Mosaics and mosaic making information from The joy of shards Mosaics Resource

la maison picassiette kitchen

Raymond Isidore was born in 1900. In 1924 he married his wife, Adrienne, a widow 10 years older than him with three children. In 1930 he began to build the house in which they would live, and in about 1938 started decorating the interior of the house using discarded crockery pieces he had come across on walks.

The house has just three small rooms. The door opens into the kitchen; this leads into the "morning room", which then leads to the bedroom. Every surface of each room is mosaicked or painted. The mosaics here are purely decorative, but the paintings include views of Mont St Michel and Chartres, and an Arabic city set amongst sand dunes.

la maison picassiette bedroom


Perhaps most remarkable is the way that all the furniture is also covered, including the stove, which apparently continued to work fully. Elsewhere, the table, chairs, a footstool, the bedside cabinet and even the bed itself are adorned.

The effect is astounding, but it is not hard to imagine the domestic stress this activity must have caused in a small dwelling with three children. There would have been the mess of dust and broken crockery....and where did they sleep while the grout was drying on the bedhead?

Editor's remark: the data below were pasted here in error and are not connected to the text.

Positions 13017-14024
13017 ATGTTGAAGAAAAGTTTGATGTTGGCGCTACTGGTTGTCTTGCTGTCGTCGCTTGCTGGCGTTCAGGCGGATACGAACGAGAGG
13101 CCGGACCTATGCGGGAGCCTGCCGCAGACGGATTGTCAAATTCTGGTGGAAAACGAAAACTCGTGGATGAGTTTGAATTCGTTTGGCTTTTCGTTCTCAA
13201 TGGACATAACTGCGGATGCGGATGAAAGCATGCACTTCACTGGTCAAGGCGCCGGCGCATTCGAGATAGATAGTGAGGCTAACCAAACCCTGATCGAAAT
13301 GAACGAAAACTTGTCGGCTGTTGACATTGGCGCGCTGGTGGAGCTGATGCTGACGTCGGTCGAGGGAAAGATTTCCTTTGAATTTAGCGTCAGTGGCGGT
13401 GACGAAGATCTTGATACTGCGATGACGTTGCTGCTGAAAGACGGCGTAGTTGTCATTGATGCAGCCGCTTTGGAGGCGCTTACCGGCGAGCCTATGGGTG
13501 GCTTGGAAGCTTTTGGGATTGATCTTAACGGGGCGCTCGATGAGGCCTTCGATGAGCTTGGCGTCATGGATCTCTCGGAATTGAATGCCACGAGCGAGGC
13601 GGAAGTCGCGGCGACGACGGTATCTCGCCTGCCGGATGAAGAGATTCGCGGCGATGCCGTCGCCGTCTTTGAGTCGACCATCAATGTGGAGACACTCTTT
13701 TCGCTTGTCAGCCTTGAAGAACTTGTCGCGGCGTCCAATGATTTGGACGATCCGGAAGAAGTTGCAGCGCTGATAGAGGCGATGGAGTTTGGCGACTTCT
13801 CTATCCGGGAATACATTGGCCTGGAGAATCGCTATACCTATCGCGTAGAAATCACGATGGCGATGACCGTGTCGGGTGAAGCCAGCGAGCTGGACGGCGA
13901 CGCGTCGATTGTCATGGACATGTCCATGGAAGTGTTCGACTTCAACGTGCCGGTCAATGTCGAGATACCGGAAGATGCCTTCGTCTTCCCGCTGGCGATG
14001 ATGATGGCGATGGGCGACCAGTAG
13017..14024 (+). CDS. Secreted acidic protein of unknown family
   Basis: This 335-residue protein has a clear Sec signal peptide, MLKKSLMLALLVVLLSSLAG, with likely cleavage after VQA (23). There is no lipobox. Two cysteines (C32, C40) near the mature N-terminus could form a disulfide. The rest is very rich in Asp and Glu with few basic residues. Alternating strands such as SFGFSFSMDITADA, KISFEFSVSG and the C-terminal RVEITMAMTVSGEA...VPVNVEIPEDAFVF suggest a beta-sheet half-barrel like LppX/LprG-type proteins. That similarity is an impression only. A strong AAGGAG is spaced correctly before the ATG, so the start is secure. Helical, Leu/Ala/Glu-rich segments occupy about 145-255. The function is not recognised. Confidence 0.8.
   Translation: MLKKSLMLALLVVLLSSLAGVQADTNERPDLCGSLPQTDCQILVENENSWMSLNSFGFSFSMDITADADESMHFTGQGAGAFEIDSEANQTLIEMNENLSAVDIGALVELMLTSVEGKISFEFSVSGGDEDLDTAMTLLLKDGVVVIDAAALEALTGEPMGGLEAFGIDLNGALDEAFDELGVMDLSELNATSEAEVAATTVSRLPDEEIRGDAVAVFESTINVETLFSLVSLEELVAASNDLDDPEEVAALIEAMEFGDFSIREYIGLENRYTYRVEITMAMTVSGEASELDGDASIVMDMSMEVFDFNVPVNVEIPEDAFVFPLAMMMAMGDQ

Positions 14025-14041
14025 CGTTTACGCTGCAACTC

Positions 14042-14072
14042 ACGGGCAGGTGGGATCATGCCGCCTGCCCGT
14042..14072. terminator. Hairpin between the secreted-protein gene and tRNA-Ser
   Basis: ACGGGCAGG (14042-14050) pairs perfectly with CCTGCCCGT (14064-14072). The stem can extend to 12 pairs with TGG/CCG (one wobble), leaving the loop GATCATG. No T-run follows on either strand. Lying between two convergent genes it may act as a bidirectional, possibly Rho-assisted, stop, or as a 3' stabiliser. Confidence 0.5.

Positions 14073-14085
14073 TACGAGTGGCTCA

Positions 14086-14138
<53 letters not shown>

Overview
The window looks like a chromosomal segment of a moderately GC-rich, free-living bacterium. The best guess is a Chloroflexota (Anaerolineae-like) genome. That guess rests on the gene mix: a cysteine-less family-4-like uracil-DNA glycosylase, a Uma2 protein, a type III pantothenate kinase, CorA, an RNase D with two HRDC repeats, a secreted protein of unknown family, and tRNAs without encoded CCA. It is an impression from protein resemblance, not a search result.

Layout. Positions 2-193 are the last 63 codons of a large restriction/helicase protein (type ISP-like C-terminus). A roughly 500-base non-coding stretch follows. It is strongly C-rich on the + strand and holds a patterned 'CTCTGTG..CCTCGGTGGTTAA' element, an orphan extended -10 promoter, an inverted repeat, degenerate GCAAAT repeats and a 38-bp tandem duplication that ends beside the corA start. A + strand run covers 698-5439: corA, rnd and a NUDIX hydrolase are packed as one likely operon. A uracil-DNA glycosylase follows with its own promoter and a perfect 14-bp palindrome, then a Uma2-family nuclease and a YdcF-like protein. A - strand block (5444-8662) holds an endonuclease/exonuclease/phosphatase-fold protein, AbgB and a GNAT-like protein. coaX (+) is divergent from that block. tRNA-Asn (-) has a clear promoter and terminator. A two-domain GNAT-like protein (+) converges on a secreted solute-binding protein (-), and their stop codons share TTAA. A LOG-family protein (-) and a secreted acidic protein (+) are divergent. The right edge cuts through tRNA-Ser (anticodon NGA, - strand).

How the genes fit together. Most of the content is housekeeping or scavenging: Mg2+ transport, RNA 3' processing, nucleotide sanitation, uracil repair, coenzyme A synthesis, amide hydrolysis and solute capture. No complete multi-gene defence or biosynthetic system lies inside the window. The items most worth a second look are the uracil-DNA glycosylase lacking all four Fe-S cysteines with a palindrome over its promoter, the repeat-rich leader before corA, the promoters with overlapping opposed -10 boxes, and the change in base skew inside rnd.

It's probably fair to say that Raymond was obsessed, and that argument must have been useless.




At some point the floors were skilfully laid as mosaic, using tiles, stone and items such as the bases of glass perfume bottles. The picture below shows a section of the floor of the "morning room".

la maison picassiette floor

The work on the inside of the house took several years, continuing during the Second World War. The outside walls and the courtyard (on the previous pages) were decorated between about 1945 and 1951.

(the chapel)

(the house wall)

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